The Cat Creature was directed by horror film icon Curtis Harrington Night Tide (1961), Queen of Blood (1966), Games (1967), How Awful About Allan (1970) tv movie, What’s the Matter with Helen (1971), Whoever Slew Auntie Roo (1972), The Killing Kind (1973), Killer Bees (1974) tv movie, The Dead Don’t Die (1975) tv movie also directed by Curtis Harrington, Ruby (1977), Devil Dog: The Hound of Hell (1978) tv movie.

The Cat Creature was scripted by Robert Bloch based on a story by producers Douglas S. Cramer, Wilfred Lloyd Baumes, and writer Bloch himself. 

From Nice Guys Don’t Work in Hollywood written by Curtis Harrington -talks about how different television executives’ mindsets for telefilms are than major motion picture executives.


Director/writer  Curtis Harrington master at ‘horror of personality’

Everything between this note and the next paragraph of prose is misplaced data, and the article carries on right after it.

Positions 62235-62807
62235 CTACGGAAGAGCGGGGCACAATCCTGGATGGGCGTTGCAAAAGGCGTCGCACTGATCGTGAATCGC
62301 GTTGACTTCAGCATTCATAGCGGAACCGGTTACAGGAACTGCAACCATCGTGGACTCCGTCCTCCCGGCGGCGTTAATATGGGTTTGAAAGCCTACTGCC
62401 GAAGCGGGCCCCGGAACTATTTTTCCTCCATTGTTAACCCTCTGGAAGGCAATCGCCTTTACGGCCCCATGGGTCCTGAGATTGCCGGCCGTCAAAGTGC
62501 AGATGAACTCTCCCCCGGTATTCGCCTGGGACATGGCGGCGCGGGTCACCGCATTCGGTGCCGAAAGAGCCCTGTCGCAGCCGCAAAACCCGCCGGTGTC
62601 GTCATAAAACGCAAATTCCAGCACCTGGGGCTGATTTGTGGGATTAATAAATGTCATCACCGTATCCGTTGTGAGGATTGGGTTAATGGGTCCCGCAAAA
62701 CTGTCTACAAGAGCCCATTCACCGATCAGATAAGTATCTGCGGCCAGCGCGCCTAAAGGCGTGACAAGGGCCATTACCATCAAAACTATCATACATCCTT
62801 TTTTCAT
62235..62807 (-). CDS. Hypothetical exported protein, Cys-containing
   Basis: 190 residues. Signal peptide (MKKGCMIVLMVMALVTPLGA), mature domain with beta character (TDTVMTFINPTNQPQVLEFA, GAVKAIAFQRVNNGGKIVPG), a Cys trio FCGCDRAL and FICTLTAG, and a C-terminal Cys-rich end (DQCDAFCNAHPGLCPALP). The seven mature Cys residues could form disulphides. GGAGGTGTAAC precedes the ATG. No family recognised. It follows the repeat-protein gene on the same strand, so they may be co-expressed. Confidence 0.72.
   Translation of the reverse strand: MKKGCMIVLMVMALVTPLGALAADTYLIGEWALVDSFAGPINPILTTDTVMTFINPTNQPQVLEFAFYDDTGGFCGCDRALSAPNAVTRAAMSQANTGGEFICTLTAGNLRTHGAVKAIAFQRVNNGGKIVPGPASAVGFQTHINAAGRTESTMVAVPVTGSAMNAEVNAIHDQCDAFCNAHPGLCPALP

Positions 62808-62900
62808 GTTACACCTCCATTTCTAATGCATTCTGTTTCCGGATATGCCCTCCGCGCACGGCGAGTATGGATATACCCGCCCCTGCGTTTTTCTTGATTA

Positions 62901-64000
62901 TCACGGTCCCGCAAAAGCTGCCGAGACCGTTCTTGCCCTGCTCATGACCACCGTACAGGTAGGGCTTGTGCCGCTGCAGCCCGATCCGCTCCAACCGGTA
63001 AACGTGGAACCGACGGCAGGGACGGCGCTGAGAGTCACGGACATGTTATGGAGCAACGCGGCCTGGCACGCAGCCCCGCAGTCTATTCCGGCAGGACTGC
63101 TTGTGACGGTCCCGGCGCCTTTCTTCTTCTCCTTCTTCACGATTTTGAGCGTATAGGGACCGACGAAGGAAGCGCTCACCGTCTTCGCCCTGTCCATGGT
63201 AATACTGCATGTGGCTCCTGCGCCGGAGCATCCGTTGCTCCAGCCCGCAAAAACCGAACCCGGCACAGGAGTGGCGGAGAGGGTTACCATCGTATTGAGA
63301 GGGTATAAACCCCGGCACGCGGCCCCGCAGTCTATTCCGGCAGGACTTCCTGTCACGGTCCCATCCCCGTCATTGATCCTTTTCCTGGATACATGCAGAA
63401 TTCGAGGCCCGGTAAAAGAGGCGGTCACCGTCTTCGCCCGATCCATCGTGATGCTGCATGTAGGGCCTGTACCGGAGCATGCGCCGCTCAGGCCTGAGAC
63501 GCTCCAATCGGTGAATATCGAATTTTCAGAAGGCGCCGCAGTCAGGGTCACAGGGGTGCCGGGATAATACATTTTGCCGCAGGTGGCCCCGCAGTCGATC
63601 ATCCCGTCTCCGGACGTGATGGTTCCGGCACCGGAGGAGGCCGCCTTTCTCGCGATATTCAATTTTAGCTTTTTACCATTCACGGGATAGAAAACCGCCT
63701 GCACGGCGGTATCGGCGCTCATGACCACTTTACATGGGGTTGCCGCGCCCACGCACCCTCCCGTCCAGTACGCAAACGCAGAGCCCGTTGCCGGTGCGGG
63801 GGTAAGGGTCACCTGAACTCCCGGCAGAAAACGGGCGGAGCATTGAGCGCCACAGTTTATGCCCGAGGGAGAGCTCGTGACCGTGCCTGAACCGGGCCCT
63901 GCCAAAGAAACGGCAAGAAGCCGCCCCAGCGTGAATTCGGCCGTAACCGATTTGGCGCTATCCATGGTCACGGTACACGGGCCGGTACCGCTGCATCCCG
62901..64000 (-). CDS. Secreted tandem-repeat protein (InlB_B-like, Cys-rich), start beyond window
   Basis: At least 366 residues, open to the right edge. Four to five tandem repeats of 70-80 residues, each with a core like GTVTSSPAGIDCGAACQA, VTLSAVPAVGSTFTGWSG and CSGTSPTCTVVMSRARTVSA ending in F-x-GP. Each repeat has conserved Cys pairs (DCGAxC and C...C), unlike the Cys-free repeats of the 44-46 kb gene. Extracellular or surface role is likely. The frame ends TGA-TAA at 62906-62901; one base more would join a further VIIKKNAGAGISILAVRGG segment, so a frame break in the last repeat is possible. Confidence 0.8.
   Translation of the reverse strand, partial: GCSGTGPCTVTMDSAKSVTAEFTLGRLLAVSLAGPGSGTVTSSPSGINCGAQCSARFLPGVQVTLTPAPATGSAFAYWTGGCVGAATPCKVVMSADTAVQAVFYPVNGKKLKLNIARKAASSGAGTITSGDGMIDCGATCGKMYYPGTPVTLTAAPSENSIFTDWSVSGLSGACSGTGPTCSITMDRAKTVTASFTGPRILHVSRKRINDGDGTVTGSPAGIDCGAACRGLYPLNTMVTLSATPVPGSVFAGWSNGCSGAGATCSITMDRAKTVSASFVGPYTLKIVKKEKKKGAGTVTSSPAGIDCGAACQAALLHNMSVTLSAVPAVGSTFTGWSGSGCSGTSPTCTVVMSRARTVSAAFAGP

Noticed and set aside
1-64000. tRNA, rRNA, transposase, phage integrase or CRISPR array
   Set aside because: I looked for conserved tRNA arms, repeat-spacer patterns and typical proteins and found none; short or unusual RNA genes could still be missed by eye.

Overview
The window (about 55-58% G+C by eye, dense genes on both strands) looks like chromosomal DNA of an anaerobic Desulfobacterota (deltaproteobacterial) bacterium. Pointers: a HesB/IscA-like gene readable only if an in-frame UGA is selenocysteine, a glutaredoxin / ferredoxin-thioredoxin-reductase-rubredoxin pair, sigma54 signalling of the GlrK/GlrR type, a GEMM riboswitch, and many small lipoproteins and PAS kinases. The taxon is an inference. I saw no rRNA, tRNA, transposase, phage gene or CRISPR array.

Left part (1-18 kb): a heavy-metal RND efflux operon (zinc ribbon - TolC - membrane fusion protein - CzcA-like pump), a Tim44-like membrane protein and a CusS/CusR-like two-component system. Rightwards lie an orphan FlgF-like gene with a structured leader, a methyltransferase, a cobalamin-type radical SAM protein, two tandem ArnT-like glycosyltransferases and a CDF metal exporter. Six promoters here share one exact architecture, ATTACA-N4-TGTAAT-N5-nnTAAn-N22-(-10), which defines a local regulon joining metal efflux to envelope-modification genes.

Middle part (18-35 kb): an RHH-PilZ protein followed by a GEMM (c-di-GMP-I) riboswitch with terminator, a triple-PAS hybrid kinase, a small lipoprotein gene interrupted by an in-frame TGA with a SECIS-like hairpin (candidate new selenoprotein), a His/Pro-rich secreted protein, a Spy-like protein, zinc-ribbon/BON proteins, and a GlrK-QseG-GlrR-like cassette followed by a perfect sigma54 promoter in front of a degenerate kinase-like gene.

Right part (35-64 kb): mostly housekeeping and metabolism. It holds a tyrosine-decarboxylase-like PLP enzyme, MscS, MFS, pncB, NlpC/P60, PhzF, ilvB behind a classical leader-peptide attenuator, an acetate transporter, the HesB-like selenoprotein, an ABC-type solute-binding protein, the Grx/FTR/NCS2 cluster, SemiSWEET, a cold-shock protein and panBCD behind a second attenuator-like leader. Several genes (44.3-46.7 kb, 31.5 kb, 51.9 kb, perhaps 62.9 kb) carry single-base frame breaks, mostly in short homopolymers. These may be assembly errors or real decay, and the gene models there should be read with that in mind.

“I found out just how different on a television movie called The Cat Creature. The script  was written by Robert Bloch, based on an old story he’d published in Weird Tales. In fact, he was one of the horror writers I had discovered in the pages of Weird Tales during my teen years in Beaumont. It was a nice pulpy story about a girl who is the reincarnation of an ancient Egyptian cat goddess. In casting the actress to play the modern incarnation of this beautiful goddess, I got my first nasty taste of  TV executive thinking. I discovered that this new set of black suits was always very involved in the casting of leading roles in the network TV drama. Unlike movie executives whose primary interest was ‘box office appeal’ they were concerned with something they called TVQ” This meant the ratings the stars other television appearances had received. The connection between a star’s suitability for a role meant absolutely nothing, and this was the case of The Cat Creature… […] I recalled that Egyptian women supposedly used henna to dye their black hair red, so we put a dark red wig on Meredith Baxter, and she agreed to darken her eyes with green contact lenses… […] Bloch had written an important supporting role, the proprietor of  a magic shop, for a man. I suggested that he rewrite the role for a woman and that we try to get Gale Sondergaard for the part. Sondergaard was an actress I remembered vividly from my childhood. She had been memorable as the sinister Oriental [sic] woman in The Letter and in the title role of The Spider Woman, a Basil Rathbone/Sherlock Holmes adventure in 1937…